Despite being part of the consortium of engineering and manufacturing companies working on ventilators to help the NHS shortage amid the coronavirus pandemic, its civil aerospace business has been hit by a sharp drop in demand.
In a first-quarter update in April, the group said it had cut 1,500 jobs, around 15% of its global workforce, implemented a hiring freeze and a 20% pay cut for its executive directors, to reduce cash expenditure levels by around £400-450mln this year.
The full gory details will be revealed of how hard the business had been hit, as the last we heard then was that it was “too early to provide forward looking guidance at the current time” in light of a “highly fluid market and global macro-economic situation”.
More potentially bad news emerged in the past week, with the White House unveiled new tariff plans, including on aircraft parts.
The new month of July brings a new round of macro data, with the big US jobs report brought forward to Thursday because of the Independence Day holiday weekend, meaning it will be announced on the same day as the more timely continuing and initial jobless claims.
Non-farm payrolls in June shocked most in the market by being much better than expected, with economists having been looking for another 7.7mln job losses and a jump in the unemployment rate to nearly 20%.
But the NFP number printed at a positive 2.5mln jobs, which suggested the US economy was rebounding faster than expected from the effects of the pandemic.
However, the Bureau of Labor Statistics then admitted it had made errors in compiling the data and not corrected them.
“This was because the BLS survey interviewers were told to classify workers on furlough or absent from work owing to COVID-19 for temporary reasons as unemployed – but it turns out that not everyone in that situation was, with some still registered as employed,” said Russ Mould, investment director at AJ Bell.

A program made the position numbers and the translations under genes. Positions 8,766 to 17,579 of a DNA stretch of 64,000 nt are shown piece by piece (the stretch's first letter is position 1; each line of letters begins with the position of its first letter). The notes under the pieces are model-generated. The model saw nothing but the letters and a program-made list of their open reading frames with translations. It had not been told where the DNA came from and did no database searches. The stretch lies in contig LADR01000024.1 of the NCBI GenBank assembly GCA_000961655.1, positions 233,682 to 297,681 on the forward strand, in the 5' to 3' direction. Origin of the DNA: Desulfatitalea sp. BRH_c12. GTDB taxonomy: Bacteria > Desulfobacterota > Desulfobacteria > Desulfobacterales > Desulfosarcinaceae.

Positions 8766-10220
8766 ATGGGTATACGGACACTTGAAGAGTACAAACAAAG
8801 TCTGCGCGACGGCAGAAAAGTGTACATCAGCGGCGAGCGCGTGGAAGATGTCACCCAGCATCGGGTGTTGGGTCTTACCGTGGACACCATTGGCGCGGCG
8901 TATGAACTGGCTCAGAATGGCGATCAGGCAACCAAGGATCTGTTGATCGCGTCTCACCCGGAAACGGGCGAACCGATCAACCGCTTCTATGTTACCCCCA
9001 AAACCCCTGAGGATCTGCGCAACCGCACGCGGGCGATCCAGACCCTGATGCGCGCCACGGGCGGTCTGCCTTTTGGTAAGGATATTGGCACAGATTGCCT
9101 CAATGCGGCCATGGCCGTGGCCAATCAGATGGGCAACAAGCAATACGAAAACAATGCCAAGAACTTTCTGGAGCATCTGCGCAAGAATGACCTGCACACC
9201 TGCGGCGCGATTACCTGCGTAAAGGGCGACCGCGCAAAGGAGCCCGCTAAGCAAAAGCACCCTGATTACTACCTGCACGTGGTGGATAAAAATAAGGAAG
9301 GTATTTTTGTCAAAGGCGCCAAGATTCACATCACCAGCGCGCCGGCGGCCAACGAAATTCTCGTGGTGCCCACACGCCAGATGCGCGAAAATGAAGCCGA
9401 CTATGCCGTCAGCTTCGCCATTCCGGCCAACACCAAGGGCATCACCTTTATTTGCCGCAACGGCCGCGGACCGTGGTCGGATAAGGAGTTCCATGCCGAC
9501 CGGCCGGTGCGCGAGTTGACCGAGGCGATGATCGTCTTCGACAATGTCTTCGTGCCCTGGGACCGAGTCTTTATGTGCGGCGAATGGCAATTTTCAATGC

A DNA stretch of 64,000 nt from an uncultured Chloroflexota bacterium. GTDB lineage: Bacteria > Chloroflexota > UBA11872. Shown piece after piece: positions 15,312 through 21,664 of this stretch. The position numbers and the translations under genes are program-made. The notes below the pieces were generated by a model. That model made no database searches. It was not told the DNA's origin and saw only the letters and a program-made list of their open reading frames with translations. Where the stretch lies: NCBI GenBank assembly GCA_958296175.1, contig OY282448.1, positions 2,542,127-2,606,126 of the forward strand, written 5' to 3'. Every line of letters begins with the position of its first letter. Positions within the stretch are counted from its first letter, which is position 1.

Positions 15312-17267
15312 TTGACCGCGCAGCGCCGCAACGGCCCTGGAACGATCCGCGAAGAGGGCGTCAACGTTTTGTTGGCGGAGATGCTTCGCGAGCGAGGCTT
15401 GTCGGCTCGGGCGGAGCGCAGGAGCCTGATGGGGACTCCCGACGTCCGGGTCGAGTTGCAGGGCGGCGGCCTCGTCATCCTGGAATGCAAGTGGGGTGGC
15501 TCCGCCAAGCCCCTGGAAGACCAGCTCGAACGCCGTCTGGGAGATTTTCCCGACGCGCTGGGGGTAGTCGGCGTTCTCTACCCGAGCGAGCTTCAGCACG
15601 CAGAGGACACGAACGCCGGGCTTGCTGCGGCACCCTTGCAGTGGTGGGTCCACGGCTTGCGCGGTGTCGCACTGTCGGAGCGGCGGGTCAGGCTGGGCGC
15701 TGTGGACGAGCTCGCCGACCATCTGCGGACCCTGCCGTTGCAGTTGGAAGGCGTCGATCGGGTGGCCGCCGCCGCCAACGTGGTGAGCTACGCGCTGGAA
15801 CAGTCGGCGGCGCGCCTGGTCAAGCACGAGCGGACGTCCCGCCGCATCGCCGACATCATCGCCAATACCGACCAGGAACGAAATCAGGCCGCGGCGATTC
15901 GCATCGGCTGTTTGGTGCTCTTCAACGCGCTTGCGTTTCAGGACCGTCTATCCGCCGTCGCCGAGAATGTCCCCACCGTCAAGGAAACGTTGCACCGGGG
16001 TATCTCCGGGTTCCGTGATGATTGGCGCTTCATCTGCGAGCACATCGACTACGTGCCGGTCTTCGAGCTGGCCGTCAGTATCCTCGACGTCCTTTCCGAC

“That caused a real stir, not least because of accusations that the BLS was understating the jobless rate by around three percentage points to make US economy look better than it really is.”
The NFP number is forecast to be a record 3mln, topping last month’s record of 2.509mln, but with estimates ranging greatly, from 1mln to 5.755mln. The unemployment rate is expected to fall back to 12.5%.
Important UK data includes the first-quarter GDP number on Tuesday, which is expected to show a 2% decrease compared to the fourth quarter of last year and a 1.6% decline year on year.
For the housing and banking sectors, Monday brings sees mortgage approvals for May, following a 76% year-on-year fall in April to 15,848, the lowest figure since Bank of England records began in 1986, with Nationwide house prices on Tuesday.
Markit manufacturing PMIs are due on Wednesday and the services survey on Friday, following the ‘flash' data that showed manufacturing number rise to 50.1 from 40.7 and services jump to 47.0 from 29.0.
Significant announcements expected for week ending 3 July:
Monday 29 June:
Tuesday 30 June:
Economic data: UK GDP, US Chicago PMI, US consumer confidence
Wednesday 1 July:
Economic data: UK Gfk consumer confidence, UK manufacturing PMI, US ADP unemployment, US manufacturing PMI, Fed minutes
Thursday 2 July:
Economic data: US nonfarm payrolls, US jobless claims,
Friday 3 July:
Finals: Fuller, Smith & Turner PLC (LON:FSTA)
Economic data: UK services PMI